Ph.D., California Institute of Integral Studies, Indigenous Studies
M.Ed., Arizona State University, Adult Education: Third World Development
B.A., Arizona State University, Health and Biological Science

Diné Studies Faculty
Ph.D, California Institute of Integral Studies

Herbert John Benally, PhD is a faculty in the School of Dine Studies and Education at Dine College, Shiprock Campus where he teaches Navajo Culture, Oral Tradition, Philosophy, Navajo History, Navajo Nation Government, Contemporary Indian Affairs, Native North America. He holds a PhD. in Traditional Knowledge/ Philosophy from California Institute of Integral Studies (CIIS), M.Ed. in Adult and Higher Education with emphasis on Third World Development and B.A. in Health Education/Biological Science from Arizona State University, Tempe, Arizona. Benally have studies and conducts research on Navajo Blessing Way, creation stories, history, philosophy and epistemology. His work in Navajo epistemology H0zh=-go Na’adá is now a Research method use in number research, assessment, evaluation in health and environment. Dr. Benally’s has presented at numerous conferences in the U.S., Canada, Mexico, Spain, and Japan. He works with numerous communities, schools, social services, rehabilitation centers, Navajo nation judicial system and health-related program and environment. His writing on Navajo philosophy and epistemology are published in some journals and textbooks.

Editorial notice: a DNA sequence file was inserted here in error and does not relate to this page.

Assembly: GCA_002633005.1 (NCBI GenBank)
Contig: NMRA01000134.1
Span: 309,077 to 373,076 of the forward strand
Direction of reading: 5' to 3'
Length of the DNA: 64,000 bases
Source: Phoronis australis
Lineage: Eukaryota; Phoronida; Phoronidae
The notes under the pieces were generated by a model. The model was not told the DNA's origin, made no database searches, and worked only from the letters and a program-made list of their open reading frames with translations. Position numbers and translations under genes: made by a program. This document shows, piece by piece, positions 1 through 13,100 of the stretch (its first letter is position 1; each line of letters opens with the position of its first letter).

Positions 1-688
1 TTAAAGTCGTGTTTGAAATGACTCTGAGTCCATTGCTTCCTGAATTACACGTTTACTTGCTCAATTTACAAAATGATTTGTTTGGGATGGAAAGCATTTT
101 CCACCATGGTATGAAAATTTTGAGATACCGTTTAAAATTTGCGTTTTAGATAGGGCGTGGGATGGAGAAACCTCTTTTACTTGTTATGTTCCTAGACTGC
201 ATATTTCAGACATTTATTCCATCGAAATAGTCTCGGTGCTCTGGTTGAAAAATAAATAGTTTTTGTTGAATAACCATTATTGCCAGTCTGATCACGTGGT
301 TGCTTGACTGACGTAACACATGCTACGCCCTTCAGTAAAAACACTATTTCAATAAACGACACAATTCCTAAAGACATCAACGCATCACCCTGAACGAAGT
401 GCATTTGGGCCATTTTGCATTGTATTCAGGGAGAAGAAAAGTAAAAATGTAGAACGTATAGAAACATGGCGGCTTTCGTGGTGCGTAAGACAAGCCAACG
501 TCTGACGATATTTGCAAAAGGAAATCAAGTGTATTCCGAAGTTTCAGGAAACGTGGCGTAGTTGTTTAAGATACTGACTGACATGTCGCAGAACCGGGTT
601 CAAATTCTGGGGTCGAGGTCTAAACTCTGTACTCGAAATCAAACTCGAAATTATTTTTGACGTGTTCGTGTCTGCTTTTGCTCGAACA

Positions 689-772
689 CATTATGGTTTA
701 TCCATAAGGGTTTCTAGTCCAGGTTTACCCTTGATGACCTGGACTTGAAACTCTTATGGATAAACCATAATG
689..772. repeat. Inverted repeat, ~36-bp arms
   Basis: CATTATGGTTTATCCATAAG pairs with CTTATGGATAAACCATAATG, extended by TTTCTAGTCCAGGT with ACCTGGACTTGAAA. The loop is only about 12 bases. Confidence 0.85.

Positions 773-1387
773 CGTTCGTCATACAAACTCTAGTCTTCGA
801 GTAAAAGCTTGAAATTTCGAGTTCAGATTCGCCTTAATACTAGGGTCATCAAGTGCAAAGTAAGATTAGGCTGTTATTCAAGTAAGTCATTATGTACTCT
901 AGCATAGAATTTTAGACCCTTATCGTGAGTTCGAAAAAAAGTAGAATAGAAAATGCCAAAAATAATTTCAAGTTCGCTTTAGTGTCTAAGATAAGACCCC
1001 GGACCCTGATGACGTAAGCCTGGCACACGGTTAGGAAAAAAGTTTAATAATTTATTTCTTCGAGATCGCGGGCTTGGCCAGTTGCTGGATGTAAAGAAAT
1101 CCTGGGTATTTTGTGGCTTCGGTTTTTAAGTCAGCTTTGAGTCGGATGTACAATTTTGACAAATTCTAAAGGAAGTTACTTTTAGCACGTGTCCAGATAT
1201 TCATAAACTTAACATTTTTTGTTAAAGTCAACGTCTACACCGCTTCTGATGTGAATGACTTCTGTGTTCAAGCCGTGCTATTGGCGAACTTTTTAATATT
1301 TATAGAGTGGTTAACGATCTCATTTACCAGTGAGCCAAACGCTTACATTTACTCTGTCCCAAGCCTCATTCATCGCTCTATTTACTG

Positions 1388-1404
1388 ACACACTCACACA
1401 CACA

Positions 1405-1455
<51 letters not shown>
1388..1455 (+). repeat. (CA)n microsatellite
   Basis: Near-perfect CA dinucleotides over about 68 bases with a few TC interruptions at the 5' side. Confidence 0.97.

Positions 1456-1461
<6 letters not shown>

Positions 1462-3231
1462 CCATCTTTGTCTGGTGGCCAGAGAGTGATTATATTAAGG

Window Rock

Don Denetdeal

Diné Studies Faculty
B.S., Northern Arizona University

Donald Denetdeal is a native from Klagetoh, Arizona. He has been teaching for the past 29 plus years for Navajo Community College/Diné College. He teaches most of the Navajo Indian Studies (NIS) courses (Navajo Cultural Arts Philosophy, Navajo Silversmithing I and II, Foundations of Navajo Culture, Navajo Oral History, Introduction to Navajo Herbology, Navajo History to Present, Navajo Oral Tradition and Style, Navajo Holistic Healing, Contemporary Indian Affairs and Tribal Government, Navajo Nation Government, Diné Education Philosophy I and Navajo Philosophy). He was raised with Navajo Language as primary language and Navajo cultural ways of life. He received A.A. Degree at Eastern Arizona College and Received B.S. Degree at Northern Arizona University. He has been working in Navajo Education arena for over 40 years.

Dr. Christine M. Ami

Social and Behavioral Science Faculty, also teaching Dine studies courses for NCAP: NIS 185, NIS 197, and NIS 198.
Ph.D., University of California, Davis
Navajo Cultural Arts Program Grant Manager

Yá’át’ééh. Dóone’é nishlínígíí éí Táchii’nii nishlí, Bilagáana báshíshchíín, T’ó’aheedl’ííníí dashicheii, Bilagáana dashinálí.